Obsession, Fear, Reality

The world has been turned upside down. Our social structure is a mess and our “best minds” are baffled by COVID-19 — but won’t admit it.

Photo by eberhard grossgasteiger on Pexels.com

The Cambridge Dictionary on-line describes science as “(knowledge from) the careful study of the structure and behavior of the physical world, especially by watching, measuring, and doing experiments, and the development of theories to describe the result of these activities:” Note the absence of the the word “absolute.”

Too many have come to believe and accept that simply saying something is true because of the science makes it unchallengeable. However, even renowned brilliant scientists have been proven wrong. For example, Edwin Hubble disputed (disproved) Einstein’s theory that the universe is stable. [See https://www.space.com/31055-removing-cosmological-constant-was-the-blunder.htmlhttps://www.space.com/31055-removing-cosmological-constant-was-the-blunder.html]

Perhaps we simply don’t deal well with unknowns.

Assertively saying something “is science” only implies credibility but does NOT make an absolute. Science is based on theories which are and should be constantly challenged. However, to a great extent, human adults crave absolutes just as children crave structure. Those of us with multiple sclerosis should know this better than many. The cause of and treatment for MS are still unknown and being studied. There are more than 20 treatments currently available and accepted that range from stem cell replacement to steroids to chemical compounds. [See https://www.nationalmssociety.org/Treating-MS/Medications] Not knowing the cause and not having a cure is frustrating!

Being fearful of disease is understandable but standing still is imprudent. Why accept absolutes? The sad reality of human nature is the misguided can easily be turned into lemmings rushing to the edge of the cliff and diving into the ocean because someone they believed to be an “authority” told them to do it.

Life is too precious to squander. Live to full capacity. Continually search for truth and challenge absolutes. Consider opposing views before diving off the cliff.

To date, perhaps the only unchallengeable scientific fact is physical death.

COVID-19 and Multiple Sclerosis

Selected sections republished from the NMSS “What You Need To Know About Coronavirus (COVID-19)” [CLICK here for full text]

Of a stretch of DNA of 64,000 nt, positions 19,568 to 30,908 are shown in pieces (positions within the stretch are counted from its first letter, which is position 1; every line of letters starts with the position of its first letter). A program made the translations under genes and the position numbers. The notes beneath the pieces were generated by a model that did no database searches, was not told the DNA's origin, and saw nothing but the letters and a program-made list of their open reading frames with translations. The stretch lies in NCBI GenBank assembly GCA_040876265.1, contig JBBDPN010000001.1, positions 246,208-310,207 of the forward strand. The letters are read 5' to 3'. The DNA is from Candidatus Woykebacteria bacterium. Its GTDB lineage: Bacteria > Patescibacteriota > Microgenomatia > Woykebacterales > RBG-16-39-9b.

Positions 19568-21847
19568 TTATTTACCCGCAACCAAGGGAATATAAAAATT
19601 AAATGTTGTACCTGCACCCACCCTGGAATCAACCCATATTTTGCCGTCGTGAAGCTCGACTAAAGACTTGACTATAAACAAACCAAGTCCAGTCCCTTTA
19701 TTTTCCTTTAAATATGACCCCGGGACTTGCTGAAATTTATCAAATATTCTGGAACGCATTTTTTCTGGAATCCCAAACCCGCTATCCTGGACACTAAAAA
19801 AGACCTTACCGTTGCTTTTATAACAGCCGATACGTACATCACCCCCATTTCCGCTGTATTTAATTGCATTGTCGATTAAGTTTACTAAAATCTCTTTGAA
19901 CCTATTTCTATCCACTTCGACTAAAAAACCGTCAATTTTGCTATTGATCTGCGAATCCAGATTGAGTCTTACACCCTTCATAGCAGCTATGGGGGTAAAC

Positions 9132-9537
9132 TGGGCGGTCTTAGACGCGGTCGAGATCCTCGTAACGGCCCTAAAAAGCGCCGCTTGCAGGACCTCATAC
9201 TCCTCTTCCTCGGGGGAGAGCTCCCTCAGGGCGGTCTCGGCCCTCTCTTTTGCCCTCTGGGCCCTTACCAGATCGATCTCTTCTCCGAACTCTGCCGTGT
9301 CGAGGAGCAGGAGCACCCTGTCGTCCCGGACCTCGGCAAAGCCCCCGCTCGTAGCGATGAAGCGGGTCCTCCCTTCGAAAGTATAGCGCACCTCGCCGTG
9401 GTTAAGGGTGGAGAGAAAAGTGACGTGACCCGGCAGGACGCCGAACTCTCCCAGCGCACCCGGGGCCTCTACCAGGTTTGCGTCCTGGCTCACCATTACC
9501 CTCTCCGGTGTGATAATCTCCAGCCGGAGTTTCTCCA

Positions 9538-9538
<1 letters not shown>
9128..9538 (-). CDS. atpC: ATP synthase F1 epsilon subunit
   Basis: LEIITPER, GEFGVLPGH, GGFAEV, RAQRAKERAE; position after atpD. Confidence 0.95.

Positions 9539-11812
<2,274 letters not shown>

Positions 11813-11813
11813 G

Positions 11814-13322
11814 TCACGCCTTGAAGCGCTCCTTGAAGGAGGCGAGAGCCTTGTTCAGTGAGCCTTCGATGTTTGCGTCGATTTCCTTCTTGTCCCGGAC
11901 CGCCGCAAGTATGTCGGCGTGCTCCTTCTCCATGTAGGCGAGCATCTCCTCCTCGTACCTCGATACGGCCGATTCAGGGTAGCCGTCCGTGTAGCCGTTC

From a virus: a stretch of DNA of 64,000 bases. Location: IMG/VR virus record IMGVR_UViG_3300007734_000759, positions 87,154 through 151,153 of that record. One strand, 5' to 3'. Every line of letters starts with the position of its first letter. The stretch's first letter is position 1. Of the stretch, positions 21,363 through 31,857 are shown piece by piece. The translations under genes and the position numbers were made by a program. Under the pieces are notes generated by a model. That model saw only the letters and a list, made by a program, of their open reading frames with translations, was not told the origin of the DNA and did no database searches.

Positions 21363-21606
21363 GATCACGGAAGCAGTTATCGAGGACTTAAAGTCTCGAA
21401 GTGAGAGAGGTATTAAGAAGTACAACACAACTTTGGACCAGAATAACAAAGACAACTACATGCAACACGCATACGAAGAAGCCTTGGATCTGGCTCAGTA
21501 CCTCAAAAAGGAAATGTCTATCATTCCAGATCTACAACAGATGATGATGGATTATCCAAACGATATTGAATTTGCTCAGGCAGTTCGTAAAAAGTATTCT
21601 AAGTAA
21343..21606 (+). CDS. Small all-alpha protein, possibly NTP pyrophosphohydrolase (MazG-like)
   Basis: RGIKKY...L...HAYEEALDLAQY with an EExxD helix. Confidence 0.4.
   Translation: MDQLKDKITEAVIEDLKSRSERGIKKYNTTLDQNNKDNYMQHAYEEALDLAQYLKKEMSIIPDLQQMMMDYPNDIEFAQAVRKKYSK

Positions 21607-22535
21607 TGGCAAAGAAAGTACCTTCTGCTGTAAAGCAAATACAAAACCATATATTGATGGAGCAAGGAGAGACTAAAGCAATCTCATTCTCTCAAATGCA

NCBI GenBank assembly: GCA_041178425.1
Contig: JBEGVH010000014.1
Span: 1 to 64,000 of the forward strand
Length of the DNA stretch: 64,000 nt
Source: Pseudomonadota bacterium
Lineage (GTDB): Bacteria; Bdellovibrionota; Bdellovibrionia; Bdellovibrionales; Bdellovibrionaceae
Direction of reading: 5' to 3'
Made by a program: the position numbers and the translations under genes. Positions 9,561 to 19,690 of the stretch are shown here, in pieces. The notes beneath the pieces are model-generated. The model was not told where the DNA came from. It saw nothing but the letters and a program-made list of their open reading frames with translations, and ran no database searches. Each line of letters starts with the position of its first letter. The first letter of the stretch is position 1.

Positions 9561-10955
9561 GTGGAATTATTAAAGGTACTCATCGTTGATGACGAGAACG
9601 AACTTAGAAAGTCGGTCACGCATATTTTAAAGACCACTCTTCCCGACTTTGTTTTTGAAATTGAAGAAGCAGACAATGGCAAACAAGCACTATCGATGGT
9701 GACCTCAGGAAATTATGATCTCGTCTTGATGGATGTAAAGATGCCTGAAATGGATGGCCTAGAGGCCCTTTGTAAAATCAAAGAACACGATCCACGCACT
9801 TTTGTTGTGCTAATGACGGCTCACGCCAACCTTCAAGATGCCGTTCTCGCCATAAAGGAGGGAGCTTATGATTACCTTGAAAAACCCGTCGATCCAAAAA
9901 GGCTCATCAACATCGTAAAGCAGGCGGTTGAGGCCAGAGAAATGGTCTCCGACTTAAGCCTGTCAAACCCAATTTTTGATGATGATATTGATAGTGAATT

man wearing face mask in a dark room
Are people with MS considered a “higher – risk” group? MS itself does not increase the risk of getting COVID-19, however, certain factors associated with your MS may increase your risk for complications:
  • Chronic medical conditions, such as lung disease, heart disease, diabetes or cancer
  • Significantly restricted mobility, such as needing to spend most of your day seated or in bed
  • Age 60 or older
  • Possibly taking certain disease modifying therapies that deplete immune system cells
Sometimes, the body’s response to infections, including COVID-19, may cause a temporary worsening of MS symptoms. For example, you may have more trouble with fatigue, thinking, mobility, vision or other symptoms. Typically, these symptoms settle down once the infection clears up. If you are experiencing new MS symptoms or have any concerns about any of your MS symptoms please contact your MS healthcare provider. How can I help protect myself and others? There are actions you can take to help prevent the spread of respiratory viruses, including COVID-19. These include:
  • Cover your mouth and nose with a cloth face cover, like a bandana, when you have to go out in public. This is meant to protect other people in case you are infected – but have no symptoms. Do NOT use a facemask meant for a healthcare worker.
  • Wash your hands often with soap and water for at least 20 seconds. Use an alcohol-based hand sanitizer that contains at least 60% alcohol if soap and water are not available.
  • Avoid touching your eyes, nose, and mouth.
  • Cover your cough or sneeze with a flexed elbow or tissue, then throw the tissue in the trash.
  • Clean and disinfect frequently touched objects and surfaces.
  • Practice ‘social distancing’. Social distancing means avoiding gatherings (greater than 10 people) and maintaining distance (approximately 6 feet) from others when possible.